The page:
Factors influencing faculty perceptions of teaching workload
Background: Teaching workloads are often not clearly defined at academic institutions. Within health professional programs, the existence of both didactic and experiential teaching assignments make equitable distribution of teaching workloads more complex. Several reports in the literature have described the development of workload allocation formulas that have been predicted to improve faculty perceptions of fairness. Additional factors such as faculty shortage and lack of teaching support can influence faculty perceptions of workload. Objectives: The primary objective of this study was to investigate the relationship between the presence of workload measurement and allocation formulas and faculty satisfaction with workload. A secondary objective was to investigate the influence of several factors such as teaching support on workload dissatisfaction. Methods: Upper level administrators at six schools of pharmacy were interviewed in order to identify variables associated with workload assignments. This information was incorporated into a survey instrument to access faculty perceptions of teaching workload, and a link to the survey was sent via email to 690 faculty members at 12 pharmacy schools, with a request for their participation. Results: The survey response rate was 43%. Conclusions: The presence of workload measurement and workload allocation formulas were indicated by 37% and 14% of the respondents, respectively. The ability to participate in teaching schedule development appeared to improve workload satisfaction, whereas the presence of a workload allocation formula appeared to improve workload satisfaction and perceptions of fairness. A shortage of teaching support was the major factor associated with teaching workload dissatisfaction. © 2013 Elsevier Inc.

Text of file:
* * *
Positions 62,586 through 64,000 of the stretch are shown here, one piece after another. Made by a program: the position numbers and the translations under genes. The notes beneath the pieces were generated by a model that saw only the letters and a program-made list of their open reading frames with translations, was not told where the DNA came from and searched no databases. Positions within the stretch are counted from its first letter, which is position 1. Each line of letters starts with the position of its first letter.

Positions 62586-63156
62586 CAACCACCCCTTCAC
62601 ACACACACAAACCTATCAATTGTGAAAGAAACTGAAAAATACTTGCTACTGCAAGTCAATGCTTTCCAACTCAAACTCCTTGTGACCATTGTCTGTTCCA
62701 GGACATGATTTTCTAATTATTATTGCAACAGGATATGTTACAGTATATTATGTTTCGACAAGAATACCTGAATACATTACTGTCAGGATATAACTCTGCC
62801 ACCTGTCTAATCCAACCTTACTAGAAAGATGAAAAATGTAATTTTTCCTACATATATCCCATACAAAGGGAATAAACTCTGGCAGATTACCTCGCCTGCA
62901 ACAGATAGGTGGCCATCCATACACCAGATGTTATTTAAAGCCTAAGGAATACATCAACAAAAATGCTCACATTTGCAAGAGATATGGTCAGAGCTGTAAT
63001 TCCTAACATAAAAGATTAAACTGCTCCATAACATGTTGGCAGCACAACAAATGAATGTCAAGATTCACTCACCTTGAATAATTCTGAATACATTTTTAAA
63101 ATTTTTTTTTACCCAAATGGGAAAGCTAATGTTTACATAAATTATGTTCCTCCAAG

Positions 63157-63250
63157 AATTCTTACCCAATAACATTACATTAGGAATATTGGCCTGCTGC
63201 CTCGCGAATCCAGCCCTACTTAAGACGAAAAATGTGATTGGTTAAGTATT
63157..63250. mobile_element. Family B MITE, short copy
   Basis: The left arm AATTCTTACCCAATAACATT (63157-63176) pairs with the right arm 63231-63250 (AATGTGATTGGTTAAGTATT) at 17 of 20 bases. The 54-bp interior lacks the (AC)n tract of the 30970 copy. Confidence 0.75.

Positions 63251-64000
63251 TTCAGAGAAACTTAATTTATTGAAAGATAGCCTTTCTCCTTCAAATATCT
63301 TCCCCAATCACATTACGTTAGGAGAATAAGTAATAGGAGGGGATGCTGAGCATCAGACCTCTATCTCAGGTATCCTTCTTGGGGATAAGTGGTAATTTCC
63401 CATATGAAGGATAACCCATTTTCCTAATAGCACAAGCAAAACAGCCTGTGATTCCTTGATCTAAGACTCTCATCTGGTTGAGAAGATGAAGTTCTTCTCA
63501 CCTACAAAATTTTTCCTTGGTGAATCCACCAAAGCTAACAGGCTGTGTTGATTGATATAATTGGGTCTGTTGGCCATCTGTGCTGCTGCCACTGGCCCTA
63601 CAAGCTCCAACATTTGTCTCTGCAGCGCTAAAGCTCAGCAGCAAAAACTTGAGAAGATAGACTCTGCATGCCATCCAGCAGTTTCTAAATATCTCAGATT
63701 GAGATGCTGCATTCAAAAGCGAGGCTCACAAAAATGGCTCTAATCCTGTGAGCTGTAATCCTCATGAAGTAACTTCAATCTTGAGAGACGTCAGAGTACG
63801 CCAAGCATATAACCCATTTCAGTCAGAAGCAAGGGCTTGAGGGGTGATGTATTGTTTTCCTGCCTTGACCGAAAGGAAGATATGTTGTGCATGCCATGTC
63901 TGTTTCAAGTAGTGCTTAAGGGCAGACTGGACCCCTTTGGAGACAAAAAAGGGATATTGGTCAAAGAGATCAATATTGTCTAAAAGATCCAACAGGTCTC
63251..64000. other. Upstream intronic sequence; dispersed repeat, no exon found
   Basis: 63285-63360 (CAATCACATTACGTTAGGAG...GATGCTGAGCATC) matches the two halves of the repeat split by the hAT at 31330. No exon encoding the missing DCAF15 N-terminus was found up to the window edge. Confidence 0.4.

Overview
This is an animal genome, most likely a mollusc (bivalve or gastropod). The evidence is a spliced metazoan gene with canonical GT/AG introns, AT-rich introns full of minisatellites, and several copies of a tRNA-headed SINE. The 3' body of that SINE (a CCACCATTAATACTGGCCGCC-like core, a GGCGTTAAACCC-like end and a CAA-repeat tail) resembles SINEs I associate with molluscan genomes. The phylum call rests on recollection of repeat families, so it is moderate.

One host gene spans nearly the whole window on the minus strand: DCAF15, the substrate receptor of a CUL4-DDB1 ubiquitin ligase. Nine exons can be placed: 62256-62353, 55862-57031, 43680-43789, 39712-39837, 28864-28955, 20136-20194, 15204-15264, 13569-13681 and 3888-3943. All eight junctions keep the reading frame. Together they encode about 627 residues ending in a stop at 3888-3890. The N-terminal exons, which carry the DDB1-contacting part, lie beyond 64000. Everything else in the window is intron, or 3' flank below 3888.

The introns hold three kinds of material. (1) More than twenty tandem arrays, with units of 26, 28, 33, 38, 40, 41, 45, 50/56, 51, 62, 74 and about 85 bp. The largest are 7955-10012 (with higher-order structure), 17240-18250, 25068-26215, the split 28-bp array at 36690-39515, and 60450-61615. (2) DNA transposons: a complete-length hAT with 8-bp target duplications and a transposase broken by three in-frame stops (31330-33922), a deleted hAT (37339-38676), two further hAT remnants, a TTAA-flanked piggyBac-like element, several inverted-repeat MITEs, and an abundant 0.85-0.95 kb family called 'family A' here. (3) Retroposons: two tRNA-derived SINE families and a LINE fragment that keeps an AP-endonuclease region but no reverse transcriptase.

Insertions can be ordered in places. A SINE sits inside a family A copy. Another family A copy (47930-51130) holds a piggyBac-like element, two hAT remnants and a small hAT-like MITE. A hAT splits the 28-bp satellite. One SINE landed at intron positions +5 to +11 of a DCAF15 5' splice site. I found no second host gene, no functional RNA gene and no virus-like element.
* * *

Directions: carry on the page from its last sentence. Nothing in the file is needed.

Wilborn, Teresa W.; Timpe, Erin M.; Wu-Pong, Susanna; Manolakis, Michael L.; Karboski, James A.; Clark, David R.; and Altiere, Ralph J., "Factors influencing faculty perceptions of teaching workload" (2013). Regis University Faculty Publications. 667.